Pieces of Me

I don’t really have a history of setting new years resolutions for myself, and on the few occasions I did, I’d approach them only halfheartedly. They’re not really my thing.

I do like the concept of intentions, or choosing a word for oneself. 2020 started out so hopeful and then quickly plunged into survival mode. I entered 2021 with an extremely low bar, and although I didn’t set a word at the time, looking back it was probably something like cope.

I’ve thought a bit about what I want my word or intention to be for this year. I want to keep it realistic and relevant. I’ve decided on self-compassion. It’s high time I give myself a fucking break, stop beating myself up all the time, and start being uber mindful of just how often I cut myself down. It’s almost constant – much more than I’ve been willing or able to admit to myself. The problem is that it’s so deeply ingrained that I couldn’t recognize it until someone else – usually my therapist – would point it out.

I’ve started doing this thing that I’ve done for clients many times before but never got around to doing for myself: I’m focusing on reparenting myself. I have identified a voice within myself and I have personified this being as my inner loving parent, and this person is going to give me all the judgement-free love and encouragement and sensitivity I needed as a kid and that I still need now. This may sound very woo-woo, but please trust me that the work is incredibly impactful.

Often times it helps to personify this part of oneself in order to give it life and body and meaning. It didn’t take any work, really, because two characters popped into my head once this concept was explained to me. For me, my loving parent is two sides of a coin: on one side, she’d Glinda the Good Witch from The Wizard of Oz. She has a huge puffy pink dress and a magic wand and a soft voice and she giggles and calls me honey. She gives the best hugs and reminds me to be kind to myself. I realized later, after I chose her, that she’s also the one who gently tells Dorothy that she had the power to fulfill her deepest wish the whole time. Go figure. The other side of my inner loving parent is Mary Poppins. She’s a British nanny who doesn’t take any bullshit from anyone and sets firm and healthy boundaries. She also sings the best lullabies and makes the world a more fun and happy place to be. She tells me that my inner critic is complete rubbish and has my back at all times. She can also perform magic.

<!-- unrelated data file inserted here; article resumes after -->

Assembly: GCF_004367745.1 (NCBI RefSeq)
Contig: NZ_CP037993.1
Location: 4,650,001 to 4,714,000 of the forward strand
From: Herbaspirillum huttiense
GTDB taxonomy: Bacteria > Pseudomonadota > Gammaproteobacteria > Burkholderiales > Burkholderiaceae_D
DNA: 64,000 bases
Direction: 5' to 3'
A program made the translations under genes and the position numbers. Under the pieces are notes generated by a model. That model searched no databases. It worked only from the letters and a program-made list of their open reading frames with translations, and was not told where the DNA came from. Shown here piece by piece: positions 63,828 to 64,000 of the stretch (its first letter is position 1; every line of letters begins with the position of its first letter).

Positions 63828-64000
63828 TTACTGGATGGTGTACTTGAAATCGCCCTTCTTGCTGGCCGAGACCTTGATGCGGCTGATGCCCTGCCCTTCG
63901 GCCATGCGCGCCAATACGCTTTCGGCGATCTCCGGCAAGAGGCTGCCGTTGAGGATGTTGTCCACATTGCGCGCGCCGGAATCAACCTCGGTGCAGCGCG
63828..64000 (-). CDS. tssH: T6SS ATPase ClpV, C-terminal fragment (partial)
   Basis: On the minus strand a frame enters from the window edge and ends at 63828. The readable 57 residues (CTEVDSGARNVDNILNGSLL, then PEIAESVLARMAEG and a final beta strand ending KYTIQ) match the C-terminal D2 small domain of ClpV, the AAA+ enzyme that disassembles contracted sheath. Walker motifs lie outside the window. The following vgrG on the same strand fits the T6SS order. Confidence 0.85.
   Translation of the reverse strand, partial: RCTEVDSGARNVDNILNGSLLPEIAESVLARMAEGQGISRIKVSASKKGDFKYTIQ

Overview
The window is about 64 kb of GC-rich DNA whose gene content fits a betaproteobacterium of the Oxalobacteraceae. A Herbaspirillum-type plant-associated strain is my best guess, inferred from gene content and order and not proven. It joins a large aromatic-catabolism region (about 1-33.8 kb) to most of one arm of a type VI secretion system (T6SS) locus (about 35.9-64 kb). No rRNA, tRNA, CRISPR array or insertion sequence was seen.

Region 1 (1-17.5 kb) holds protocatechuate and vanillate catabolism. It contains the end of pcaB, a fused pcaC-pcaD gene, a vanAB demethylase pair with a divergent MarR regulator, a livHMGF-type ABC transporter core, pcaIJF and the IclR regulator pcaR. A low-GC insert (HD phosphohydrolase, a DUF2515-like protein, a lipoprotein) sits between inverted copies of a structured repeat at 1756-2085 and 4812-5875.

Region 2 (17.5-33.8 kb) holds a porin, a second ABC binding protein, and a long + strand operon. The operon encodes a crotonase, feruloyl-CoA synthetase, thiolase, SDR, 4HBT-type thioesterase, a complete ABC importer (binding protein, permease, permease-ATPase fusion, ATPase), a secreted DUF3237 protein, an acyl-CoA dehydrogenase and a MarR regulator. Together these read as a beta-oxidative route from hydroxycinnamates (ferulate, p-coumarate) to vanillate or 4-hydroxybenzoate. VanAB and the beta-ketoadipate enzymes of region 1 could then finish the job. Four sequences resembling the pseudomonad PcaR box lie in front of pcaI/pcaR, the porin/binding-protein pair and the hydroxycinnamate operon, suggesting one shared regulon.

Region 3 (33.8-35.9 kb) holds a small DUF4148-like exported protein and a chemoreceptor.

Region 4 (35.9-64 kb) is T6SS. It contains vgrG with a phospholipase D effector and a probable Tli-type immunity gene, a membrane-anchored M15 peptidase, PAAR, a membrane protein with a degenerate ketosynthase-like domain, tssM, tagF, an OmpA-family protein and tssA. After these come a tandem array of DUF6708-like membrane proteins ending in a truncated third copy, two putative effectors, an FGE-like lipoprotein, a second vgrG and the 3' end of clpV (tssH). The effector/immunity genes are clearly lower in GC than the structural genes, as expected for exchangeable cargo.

When I told my therapist about the two connected personalities of my inner loving parent, she summarized them as the comforter and the protector, respectively. Nail on the head.

The personification of my inner critic is still taking shape. While I felt like I had to unearth and go find my inner loving parent, my inner critic is always present. She never fucking sleeps. I picture her sitting in a chair in the corner in the dark, smoking a cigarette and glaring at me while I’m asleep in my bed each night. Mary Poppins would tell her to go take a hike. At any rate, the first image that came to mind was Miss Hannigan from Annie, the original one played by Carol Burnett. She stumbles around and yells. She’s a drunk and she’s miserable and she hates kids. But, I also feel like my inner critic needs to have a more cleaned up side. Meaning, my critic takes the form of an authority figure who is rigid, perfect, to the letter. On my better days, I’m able to shove Miss Hannigan into a closet and lock the door because she doesn’t have her shit together. But my big, bad critic has power and is fucking terrifying. I’ll think more on this. (Just had this idea while editing – maybe something like a Miranda Priestly? That’s all.)

At any rate, I’m working through being mindful of who is in charge of my inner dialogue at any given time. Who is driving my bus, if you will. If I become aware that Miss Hannigan is drunk behind the wheel, I’ll call on Mary to put her back in her place and I might call on Glinda to tell me that I’m safe and she’s not going to let the bus crash into a tree.

Again, I know this sounds ridiculous on some level, but even simply mapping out the pieces of me like this has brought me comfort. I plan to go looking for a little figurine of Glinda and Mary to have as reminders. My therapist asked me to draw her as one person, and that should be fun.

All of this is with the goal of being kinder to myself. I already know that that will trickle down to how I treat others in my life. It’s impossible to give out what you don’t have.

And so. Here’s to 2022. I’m going to be more self-compassionate.